3. Citrullus caffer Schrader, Index Seminum (Göttingen). 1834: 2. 1834.
Citron, preserving or stock melon Citron, preserving or stock melon
Citrullus lanatus (Thunberg) Matsumura & Nakai var. caffer (Schrader) Mansfeld ex Fursa; C. lanatus var. caffrorum (Alefeld) Fosberg; C. lanatus var. citroides (L. H. Bailey) Mansfeld; C. vulgaris Schrader var. citroides L. H. Bailey
Vines annual. Stems climbing or trailing, 50–200 cm, villous; roots fibrous; tendrils 2–3-branched. Leaf blades ovate, 3–5-lobed, 3–8 cm, lobes pinnately shallowly sinuate-lobulate, margins denticulate, surfaces hirsute abaxially, hispid on veins and veinlets, glabrous or scabrous adaxially with translucent dots. Flowers: hypanthium broadly campanulate; sepals lanceolate, 3–5 mm; petals obovate-oblong to widely oblanceolate, 7–16 mm. Pepos green, mottled with paler green and yellowish to whitish stripes, globose to globose-ovoid, 15–25 cm diam.; rind tough, durable, mesocarp whitish, dry, bitter. Seeds tan or greenish, ovoid to oblong-ovoid, 7–15 mm. 2n = 22.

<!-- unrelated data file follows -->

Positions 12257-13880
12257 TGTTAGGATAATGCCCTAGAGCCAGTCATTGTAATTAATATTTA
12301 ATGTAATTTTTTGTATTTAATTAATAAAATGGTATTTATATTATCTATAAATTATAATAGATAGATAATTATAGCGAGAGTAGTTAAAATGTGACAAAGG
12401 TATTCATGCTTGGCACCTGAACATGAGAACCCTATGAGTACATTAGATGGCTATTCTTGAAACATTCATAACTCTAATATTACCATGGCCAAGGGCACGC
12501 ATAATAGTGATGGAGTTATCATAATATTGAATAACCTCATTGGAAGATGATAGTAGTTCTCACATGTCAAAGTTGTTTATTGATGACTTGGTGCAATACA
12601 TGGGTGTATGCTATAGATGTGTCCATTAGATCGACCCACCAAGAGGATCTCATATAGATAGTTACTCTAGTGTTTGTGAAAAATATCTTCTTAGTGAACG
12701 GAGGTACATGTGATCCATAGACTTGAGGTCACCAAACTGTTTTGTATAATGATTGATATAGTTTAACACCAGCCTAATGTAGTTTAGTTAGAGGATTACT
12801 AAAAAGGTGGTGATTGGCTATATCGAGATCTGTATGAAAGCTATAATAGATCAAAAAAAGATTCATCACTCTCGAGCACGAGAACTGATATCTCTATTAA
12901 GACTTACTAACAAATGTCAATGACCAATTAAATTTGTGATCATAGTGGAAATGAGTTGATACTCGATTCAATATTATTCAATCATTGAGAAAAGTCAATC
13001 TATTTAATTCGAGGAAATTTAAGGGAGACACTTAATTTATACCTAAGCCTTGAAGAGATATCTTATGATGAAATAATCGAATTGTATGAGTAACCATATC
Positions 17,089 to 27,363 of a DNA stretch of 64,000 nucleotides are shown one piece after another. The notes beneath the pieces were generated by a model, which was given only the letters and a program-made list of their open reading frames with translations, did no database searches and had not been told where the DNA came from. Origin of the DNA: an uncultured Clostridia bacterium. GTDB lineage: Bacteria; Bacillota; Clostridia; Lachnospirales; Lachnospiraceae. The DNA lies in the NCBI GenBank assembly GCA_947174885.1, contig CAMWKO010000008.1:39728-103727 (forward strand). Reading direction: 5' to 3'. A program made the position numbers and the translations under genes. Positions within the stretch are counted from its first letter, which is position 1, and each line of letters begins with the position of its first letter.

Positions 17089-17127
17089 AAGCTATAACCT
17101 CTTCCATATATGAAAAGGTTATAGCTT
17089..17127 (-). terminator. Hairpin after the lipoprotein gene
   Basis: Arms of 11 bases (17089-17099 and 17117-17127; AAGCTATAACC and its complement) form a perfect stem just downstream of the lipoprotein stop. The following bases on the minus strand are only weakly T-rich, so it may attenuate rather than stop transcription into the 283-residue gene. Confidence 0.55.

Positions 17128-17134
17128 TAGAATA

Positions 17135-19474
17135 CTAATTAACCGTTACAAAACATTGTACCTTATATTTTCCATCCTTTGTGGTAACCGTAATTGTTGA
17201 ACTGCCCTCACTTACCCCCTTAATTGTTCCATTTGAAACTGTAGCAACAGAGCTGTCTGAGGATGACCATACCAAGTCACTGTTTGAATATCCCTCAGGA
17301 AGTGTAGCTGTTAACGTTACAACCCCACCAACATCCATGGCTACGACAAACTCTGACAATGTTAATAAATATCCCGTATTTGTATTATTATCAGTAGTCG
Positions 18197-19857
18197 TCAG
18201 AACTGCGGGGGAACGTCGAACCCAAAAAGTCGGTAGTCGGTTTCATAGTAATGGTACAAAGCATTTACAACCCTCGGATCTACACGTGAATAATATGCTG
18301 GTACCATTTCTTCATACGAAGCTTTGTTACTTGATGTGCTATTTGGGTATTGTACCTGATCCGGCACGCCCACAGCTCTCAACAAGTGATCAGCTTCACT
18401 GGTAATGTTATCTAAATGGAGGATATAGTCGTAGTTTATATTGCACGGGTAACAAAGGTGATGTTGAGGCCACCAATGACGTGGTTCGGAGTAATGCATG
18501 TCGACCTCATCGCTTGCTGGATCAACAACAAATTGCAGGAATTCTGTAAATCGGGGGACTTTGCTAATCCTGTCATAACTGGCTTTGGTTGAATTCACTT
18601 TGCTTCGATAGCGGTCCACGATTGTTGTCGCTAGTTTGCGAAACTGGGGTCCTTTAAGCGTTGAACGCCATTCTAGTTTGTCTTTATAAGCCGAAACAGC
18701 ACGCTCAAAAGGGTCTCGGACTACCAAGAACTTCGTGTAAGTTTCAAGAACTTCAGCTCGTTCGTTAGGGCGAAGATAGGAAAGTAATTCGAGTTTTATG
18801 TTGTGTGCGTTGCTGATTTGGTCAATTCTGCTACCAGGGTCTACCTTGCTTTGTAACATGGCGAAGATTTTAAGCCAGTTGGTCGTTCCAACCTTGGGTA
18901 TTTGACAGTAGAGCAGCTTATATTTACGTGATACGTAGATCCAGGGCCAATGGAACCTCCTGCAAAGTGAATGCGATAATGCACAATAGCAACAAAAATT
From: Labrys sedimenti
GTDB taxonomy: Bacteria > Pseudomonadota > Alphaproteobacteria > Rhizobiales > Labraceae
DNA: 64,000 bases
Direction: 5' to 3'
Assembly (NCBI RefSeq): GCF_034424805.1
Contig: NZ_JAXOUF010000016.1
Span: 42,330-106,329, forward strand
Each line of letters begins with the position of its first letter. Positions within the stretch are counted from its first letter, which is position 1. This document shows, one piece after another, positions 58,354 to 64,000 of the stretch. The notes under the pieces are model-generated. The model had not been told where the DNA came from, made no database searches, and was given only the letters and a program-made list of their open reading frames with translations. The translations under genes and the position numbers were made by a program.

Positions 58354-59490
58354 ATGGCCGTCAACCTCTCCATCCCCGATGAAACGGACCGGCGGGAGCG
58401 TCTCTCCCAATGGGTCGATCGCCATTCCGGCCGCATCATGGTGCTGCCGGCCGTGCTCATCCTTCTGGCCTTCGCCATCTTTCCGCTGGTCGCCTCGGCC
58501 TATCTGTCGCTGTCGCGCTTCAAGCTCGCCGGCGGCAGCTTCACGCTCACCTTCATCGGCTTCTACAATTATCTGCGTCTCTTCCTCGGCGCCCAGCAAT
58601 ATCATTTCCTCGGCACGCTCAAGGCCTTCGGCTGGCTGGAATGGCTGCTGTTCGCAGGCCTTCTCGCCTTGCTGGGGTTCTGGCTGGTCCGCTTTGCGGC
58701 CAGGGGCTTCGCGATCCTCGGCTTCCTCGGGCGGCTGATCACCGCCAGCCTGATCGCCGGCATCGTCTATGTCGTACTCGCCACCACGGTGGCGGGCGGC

Flowering Jun–Oct(–Nov). Sandy fields, pinelands, cotton fields, orange groves, roadsides, railroad banks and tracks, disturbed sites; 50–500 m; introduced; Ariz., Calif., Fla., Nev., N.Mex., Tex.; Africa; introduced also in West Indies.
Records for Citrullus caffer outside of cultivation in the flora area are scattered and uncommon. It is called preserving melon because the fruit rind and white flesh are candied or pickled and used in preserves and jellies.
Molecular studies have shown that the cultivated watermelon (Citrullus lanatus) and the citron melon represent closely related but distinct lineages (F. Dane and P. Lang 2004; Dane and J. Liu 2007; A. Levi and C. E. Thomas 2005). The two taxa have distinct haplotypes and appear to have evolved from a common ancestor perhaps closely similar to C. ecirrhosus. The evolutionary divergence is estimated to have occurred between 0.6 and 0.9 million years ago, long before selection by humans.
Three cpDNA haplotypes exist among the citron melon and the wild tsamma melon of the Kalahari Desert (F. Dane and J. Liu 2007). These three entities apparently have not been unambiguously recognized by formal nomenclature, or at least the genetic affinities of names potentially associated with these haplotypes are not known. The ancestral citron haplotype is known from Swaziland and South Africa; each of the other two ranges across southern Africa. A number of distinct landraces that are cultivated in the Kalahari region (including the tsamma melons) may represent early forms of domestication, as suggested by G. Maggs-Kolling et al. (2000).